Reisman encountered substantial professional resistance regarding her attacks on the legitimacy of the Kinsey studies. In her determination, she authored four books on Kinsey. The first of these was co-authored with Edward Eichel in 1990 and entitled, Kinsey, Sex, and Fraud. Its legitimacy was endorsed by The Lancet on March 2, 1991. “[T]he important allegations from the scientific viewpoint are imperfections in the (Kinsey) sample and unethical, possibly criminal, observations on children. … Dr. Judith A. Reisman and her colleagues demolish the foundations of the two (Kinsey) reports.”
Reisman’s fourth and final book: Kinsey: Crimes and Consequences documents remarkable problems and inconsistencies with the Kinsey data. For example, the Male Report included a map of where the sex histories were collected (p. 5) that suggests a total of 21,350. But on page 10, he claims his research had the records for 12,214 male interview subjects. Beyond this, Kinsey claimed to have only used data on “about 6,300 males,” which excluded blacks, leaving “about 5,300” white males who “provided the data for the present publication” (p. 6). Even this is likely inflated, since no more than 4,120 males appear in the statistical tables.
Who were these 4,120 males? Later writings by fellow researchers Wardell Pomeroy and Gebhard revealed that convicts interviewed in jail included about 200 sexual psychopath patients, 1,400 sex offenders and 329 convicts outside of either category. Information was also obtained for 317 children molested for the study by researchers, and 350 Peoria, Illinois students whose sexual histories were acquired by a high school teacher fired for deceiving parents and administrators to get the information. Kinsey also claimed to have interviewed 300 people from the “underworld” where people made “a significant portion of their income from illicit activities.” Pomeroy recounted that at least 450 homosexuals had been interviewed by 1940. Although the Male Report on page 10 says that 1,692 homosexual histories had been recounted, but that included male or female. For the purpose of argument, Reisman proposes just 30 interviews with homosexual males in each of the years 1941-1946, adding 180 to the 450 total in 1940. Reisman concluded that prisoners, children, and homosexuals comprised 86 percent of the sample size.
How could Kinsey be so far off? The difficulties in getting honest confessions on sexuality in that era is a partial, but not adequate explanation. According to Gershon Legman, erotic library bibliographer for the Kinsey Institute, such methodological problems were almost a necessary means to an end for Kinsey.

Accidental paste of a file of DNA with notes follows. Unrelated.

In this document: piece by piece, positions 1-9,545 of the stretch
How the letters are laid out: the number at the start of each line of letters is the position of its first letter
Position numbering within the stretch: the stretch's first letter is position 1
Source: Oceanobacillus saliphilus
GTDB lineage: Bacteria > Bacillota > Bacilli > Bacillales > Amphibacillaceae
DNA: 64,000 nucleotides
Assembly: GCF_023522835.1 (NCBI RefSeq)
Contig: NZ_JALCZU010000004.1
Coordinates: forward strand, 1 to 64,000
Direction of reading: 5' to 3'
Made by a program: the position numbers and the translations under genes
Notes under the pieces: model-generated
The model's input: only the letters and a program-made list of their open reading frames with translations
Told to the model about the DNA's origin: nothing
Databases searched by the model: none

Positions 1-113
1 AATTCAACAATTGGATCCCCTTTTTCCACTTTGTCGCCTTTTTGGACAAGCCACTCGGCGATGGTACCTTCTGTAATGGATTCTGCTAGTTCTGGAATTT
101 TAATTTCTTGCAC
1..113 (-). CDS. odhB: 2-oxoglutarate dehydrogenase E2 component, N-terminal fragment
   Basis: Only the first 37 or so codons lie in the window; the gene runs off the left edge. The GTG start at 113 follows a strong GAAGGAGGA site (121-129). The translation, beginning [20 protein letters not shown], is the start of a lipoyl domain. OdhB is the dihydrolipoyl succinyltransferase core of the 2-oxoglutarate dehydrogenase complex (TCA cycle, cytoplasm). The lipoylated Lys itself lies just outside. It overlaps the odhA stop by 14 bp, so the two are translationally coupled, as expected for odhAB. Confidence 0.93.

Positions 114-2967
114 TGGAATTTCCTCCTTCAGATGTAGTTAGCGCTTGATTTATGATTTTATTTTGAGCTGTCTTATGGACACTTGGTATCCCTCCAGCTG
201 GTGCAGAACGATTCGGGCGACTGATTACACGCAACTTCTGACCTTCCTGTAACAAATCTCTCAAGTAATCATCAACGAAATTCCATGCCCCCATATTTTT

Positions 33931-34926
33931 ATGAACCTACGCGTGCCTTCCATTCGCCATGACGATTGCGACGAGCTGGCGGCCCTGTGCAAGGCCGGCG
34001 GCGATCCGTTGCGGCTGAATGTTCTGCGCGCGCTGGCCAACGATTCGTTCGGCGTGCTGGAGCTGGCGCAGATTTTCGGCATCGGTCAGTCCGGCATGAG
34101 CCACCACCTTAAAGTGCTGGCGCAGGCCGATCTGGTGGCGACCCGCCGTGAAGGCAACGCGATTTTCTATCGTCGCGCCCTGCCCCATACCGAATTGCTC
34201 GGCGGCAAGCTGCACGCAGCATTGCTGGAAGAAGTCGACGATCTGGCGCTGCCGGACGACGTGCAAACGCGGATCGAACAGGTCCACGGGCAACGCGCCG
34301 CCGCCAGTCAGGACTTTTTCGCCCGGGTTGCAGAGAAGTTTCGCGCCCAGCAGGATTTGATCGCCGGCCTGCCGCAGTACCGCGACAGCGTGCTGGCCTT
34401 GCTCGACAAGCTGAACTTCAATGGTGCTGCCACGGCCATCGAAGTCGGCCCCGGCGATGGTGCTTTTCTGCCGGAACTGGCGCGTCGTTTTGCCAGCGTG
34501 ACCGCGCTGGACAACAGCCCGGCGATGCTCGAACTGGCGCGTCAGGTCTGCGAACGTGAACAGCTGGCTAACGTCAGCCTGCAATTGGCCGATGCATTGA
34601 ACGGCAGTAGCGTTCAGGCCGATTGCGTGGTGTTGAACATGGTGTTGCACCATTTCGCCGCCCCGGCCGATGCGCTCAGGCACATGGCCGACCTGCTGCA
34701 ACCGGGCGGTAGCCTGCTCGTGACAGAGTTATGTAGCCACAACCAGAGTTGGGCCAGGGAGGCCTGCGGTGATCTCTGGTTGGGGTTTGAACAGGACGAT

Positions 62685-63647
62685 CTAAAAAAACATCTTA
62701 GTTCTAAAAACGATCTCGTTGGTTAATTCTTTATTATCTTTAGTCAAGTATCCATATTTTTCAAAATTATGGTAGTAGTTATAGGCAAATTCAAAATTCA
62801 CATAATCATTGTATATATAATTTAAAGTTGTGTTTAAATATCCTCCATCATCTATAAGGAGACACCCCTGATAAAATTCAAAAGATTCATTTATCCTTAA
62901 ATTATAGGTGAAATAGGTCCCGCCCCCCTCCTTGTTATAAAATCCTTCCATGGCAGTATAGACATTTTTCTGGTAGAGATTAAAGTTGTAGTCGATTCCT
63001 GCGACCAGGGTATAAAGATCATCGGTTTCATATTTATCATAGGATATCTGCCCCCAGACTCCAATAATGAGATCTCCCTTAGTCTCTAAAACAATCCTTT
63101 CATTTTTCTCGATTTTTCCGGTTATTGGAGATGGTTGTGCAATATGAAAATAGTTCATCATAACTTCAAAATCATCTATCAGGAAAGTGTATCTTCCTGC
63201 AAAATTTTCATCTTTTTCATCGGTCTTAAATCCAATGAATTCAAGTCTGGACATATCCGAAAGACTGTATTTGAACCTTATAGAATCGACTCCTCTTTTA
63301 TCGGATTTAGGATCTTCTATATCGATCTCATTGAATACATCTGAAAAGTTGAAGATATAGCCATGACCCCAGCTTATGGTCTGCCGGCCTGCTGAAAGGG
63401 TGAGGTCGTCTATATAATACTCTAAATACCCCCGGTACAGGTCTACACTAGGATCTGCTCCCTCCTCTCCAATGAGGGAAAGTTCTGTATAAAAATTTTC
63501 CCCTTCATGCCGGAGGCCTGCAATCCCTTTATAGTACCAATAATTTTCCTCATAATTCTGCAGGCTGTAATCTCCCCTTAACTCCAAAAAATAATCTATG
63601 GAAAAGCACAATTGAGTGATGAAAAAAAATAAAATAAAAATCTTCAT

Kinsey’s real activity has been generally misunderstood, owing to the cloud of statistical hokum and tendentiously “weighted” population sampling in which the propagandist purpose of his [work was] disguised.… Kinsey’s not very secret intention was to “respectabalize” homosexuality and certain other perversions.
Reisman noticed that Wardell Pomeroy, who co-authored the Kinsey studies, often used the term “grand scheme” in his 1972 biography of Kinsey. She summarized it this way.
Essentially, Kinsey initiated a two-part strategy. First, he advocated the establishment of bisexuality as the “balanced” sexual orientation for normal uninhibited people. In effect, this would encourage heterosexuals to have homosexual experiences. This was the basic step in obliterating the existing heterosexual norm of sexuality with its traditional protective family structure, values and conventional sexual behavior (spousal heterosexual intercourse implied). This would open the way for the second and more-difficult-to-implement step-creating a society in which children would be instructed in both early peer sex and “cross-generational” sex (adult sex with children).
The Kinsey study was used to great effect in future years. Society’s sexual practices grew closer to those reflected in the studies. Legal penalties against sexual taboos were relaxed or rescinded. Homosexuality was removed from the American Psychiatric Association’s list of mental disorders in 1973. Sexual studies departments developed in universities, followed by sex education in high schools. Just how this happened is best covered in a separate essay. But by the time Reisman’s revelations came forward, many did not want to believe them. Like true Kinsey disciples, Reisman’s findings were an inconvenient truth. They preferred fraudulent evidence to back social change than scientific integrity that could stand in its way.
View the PDF version with footnotes here: EF46Pseudo-ScienceHarding